What we have above is an analytic proof of the commutativity of addition. Its synthetic proof, one more representative of our intuition, would require infinite time and infinite resources. The synthetic proof requires us to run every possible combination of pairs of natural numbers, effectively squaring infinity. Now, obviously, synthetic / analytic are not the same as the phenomenon of syntax’s discretizing force. It would of course still be syntax that we’d use to calculate infinity if we had infinite time to calculate it. Like the sentences you’re reading here, we’d be using syntax to bridle infinity. My goal instead is to articulate that all of these concepts are related, somehow, but that we lack the medium through which to elucidate exactly how. The notion of an unobtainable medium evinces St. Anselm’s argument for the existence of God (again, from the SEP):

St. Anselm reasoned that, if such a being fails to exist, then a greater being—namely, a being than which no greater can be conceived, and which exists—can be conceived. But this would be absurd: nothing can be greater than a being than which no greater can be conceived. So a being than which no greater can be conceived—i.e., God—exists.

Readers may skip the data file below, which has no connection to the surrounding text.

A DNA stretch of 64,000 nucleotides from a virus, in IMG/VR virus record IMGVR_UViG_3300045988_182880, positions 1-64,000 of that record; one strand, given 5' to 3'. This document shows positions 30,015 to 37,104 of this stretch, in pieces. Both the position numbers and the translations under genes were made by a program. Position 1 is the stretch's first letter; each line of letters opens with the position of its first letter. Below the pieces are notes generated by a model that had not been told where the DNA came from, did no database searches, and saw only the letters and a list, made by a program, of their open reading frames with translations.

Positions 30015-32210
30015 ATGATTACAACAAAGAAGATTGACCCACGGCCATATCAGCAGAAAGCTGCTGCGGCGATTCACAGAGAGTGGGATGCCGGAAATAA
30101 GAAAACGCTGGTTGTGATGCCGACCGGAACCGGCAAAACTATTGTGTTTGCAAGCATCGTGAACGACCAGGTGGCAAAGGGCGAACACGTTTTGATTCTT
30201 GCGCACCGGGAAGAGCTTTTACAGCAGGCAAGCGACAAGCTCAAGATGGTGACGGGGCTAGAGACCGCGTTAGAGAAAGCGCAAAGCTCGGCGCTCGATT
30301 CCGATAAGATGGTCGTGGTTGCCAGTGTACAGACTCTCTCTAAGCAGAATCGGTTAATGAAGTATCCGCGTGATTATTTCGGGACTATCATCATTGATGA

St. Anselm’s ontological argument makes the case that God is that unattainable medium. It’s a medium, a being, a notion, a thought that’s unscratchable by our feeble minds. It’s this that makes art feel holy. It’s this that motivates why grappling with the foundations of math ensnares me in such a way that I can lose time, whole hours, when I’m given to its chase. It’s this that is the explanation for the chill I’m feeling as I type this—I’m reaching out to something I cannot see but am absolutely compelled by. Something I can only picture through a glass, darkly. The pursuance of God.